Chasing Bugs on the Madison

When I started my fly fishing adventure in 2015, I did not have any particular goals or targets in mind, beyond spending time on some iconic waters of the West.  In total that year I fished 57 distinct bodies of water, including the visit to Florida at the end.

I’ve stumbled across seasonal highlights without having planned it, such as when the big browns are running up the Madison river into Yellowstone in October.  Last year I lucked into the grayling spawning run in a high elevation Colorado reservoir, which was an amazing event with spectacularly easy to catch fish! Big fun.

I managed to get myself onto Pyramid Lake in Nevada for the Fall inshore feeding run of big Lahontan cutthroats, which was a success. And in the most targeted event of my travels, I dedicated three months to winter steelhead in Northern California, which was mostly a bust.

Now I’ve found myself on one of the most storied rivers of the West, during the biggest hatch event of the year… the salmon fly hatch on the Madison in Montana. I was very lucky on the first day, the 3rd of July, as I found the freshly hatched three inch long stoneflies crawling through the willows and grass along the water. A storm was coming, and I watched two bugs in  row get blown onto the water and get demolished by a big fish six inches from the bank!

Madison River Salmon Fly
The bug that puts the tug in the drug.

There was a guy just below throwing a nymph rig, and I pointed out the rising fish to him. He declined to target it and kept on tossing his bobber! I could not believe it, and I stepped in below after he had moved on. I could not get that fish to eat, but a little farther upstream, as the wind was howling at my back, a very substantial fish smashed my giant black foam fly and took off downstream.  I fiddled with the drag on my cheap Cabelas reel and went too loose, causing a free-spool and the resulting mess, and the fish was off. Aaarrgh, anguish! That was fantastic, lets do it again!

I was able to land two great big rainbows in the next hour, one that ate my top fly and one that ate the size 4 Pat’s Rubber-legs I hung below it. But I was also able to watch a salmon fly emerging from its nymphal exoskeleton on the edge of the water, something I had never experienced. Most stoneflies emerge at night, and I’ve only ever been witness to their empty shells on the riverside stones. It was quite a thing to see.

Big Fly
Three inches of black foam and elk hair.

Now I’ve been chasing another day like that for almost a week, without success. The bugs are still here, crawling about the willows and grass, but the fish are not interested in them. I’ve tried several radically different patterns, but found success only with much smaller golden stones, which aren’t anything special. I want that extraordinary smashing eat of a huge fly! My compromise fly that worked yesterday is a size 8 Improved Sofa Pillow, which is neato, but a little too much like a regular Stimulator.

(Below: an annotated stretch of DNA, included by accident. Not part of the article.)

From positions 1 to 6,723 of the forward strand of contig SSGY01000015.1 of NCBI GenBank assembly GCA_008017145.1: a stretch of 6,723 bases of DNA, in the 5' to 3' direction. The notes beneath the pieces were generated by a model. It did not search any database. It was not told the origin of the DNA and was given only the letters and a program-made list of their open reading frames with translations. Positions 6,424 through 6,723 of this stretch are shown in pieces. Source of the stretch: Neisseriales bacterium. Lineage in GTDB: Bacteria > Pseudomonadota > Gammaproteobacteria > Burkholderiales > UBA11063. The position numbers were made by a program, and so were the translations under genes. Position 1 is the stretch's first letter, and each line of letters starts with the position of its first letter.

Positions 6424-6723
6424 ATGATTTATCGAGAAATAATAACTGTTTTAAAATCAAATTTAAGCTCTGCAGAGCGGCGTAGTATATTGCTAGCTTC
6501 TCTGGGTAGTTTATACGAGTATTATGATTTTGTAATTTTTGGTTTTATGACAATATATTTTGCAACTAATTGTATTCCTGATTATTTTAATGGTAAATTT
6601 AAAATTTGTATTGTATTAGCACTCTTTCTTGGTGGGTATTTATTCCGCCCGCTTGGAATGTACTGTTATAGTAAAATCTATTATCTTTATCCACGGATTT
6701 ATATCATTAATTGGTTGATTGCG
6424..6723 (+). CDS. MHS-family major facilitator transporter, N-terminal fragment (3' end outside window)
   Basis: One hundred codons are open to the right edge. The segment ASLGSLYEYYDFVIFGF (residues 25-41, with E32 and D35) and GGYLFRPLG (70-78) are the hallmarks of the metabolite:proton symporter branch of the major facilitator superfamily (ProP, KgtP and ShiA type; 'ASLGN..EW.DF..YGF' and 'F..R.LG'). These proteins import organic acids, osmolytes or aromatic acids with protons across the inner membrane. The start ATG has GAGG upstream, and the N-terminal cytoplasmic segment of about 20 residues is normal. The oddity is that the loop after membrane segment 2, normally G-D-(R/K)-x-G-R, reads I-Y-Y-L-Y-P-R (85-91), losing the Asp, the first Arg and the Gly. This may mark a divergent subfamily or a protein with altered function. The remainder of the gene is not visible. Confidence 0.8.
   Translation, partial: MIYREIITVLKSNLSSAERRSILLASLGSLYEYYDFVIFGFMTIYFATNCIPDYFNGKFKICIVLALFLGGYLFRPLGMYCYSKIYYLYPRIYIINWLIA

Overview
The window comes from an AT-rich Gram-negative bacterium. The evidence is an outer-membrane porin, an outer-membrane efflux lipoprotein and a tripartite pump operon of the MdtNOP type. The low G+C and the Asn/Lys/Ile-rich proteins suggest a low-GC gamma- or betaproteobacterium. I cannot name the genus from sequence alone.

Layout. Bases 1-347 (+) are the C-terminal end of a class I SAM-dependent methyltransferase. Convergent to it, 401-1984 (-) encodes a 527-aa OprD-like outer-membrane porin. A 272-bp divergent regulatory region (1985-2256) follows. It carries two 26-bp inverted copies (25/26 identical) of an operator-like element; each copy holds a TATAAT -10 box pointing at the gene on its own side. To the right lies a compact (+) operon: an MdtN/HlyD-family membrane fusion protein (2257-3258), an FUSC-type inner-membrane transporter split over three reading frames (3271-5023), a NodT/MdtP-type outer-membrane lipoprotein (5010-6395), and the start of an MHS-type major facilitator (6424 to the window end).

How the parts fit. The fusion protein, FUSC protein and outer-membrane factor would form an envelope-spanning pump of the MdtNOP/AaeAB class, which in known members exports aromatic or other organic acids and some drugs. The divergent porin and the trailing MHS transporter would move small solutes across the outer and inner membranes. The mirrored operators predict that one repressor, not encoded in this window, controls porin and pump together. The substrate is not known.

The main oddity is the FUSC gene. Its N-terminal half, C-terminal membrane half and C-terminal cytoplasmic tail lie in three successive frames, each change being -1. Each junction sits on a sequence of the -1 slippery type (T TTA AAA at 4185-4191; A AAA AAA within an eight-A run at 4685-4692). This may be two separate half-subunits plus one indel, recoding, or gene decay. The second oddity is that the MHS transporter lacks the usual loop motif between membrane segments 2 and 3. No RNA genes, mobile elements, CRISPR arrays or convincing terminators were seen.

Salmon Flies
Top: KG’s Booty Shaker, size huge; middle: unnamed size 4; bottom right: unnamed size 6; bottom left: Improved Sofa Pillow, size 8.

I went to the experts and I talked to Kelly Galloup at his shop, the Slide Inn, only a mile or so up the road from my camp here at Raynolds Pass. I told him that I’d seen many more salmon flies last evening than in the previous few and asked, was that because they hatched in multiple broods? He told me that it is only because they are active at night and my lucky afternoon was the exception, not the rule. The best chance to get a trout to eat a big salmon fly is to go out after dark. How do you see your fly to know if it’s been taken? “You don’t need to see it, you will hear it”, he said!

So last night I rummaged through my stuff and found batteries for my little LED cap light, made sure my flashlight was charged up and headed out onto the water at 8:30. Sunset was around nine, and it was easy to see the big elk hair wing of my fly until almost ten. But I had no takers. Some swipes, a few drive-bys, no eats. So I downsized. I tried different patterns, but to no effect. I was standing below a seam that had at least four fish enthusiastically eating something off the top, but they did not want my stonefly. I changed the trailing fly a couple of times until I found the little caddis that they wanted,  and I got two nice fish out of that seam in the dark. Nice fish but not the fish I wanted.

Nighttime Brown
After dark caddis eater. Why won’t you eat that bug that’s 1500 calories?

Galloup said the salmon flies will probably remain around for another week. All I can do is keep on trying, be ready with the big bugs for the chance event that turns the fish on again. It beats working.

 

 

 

 

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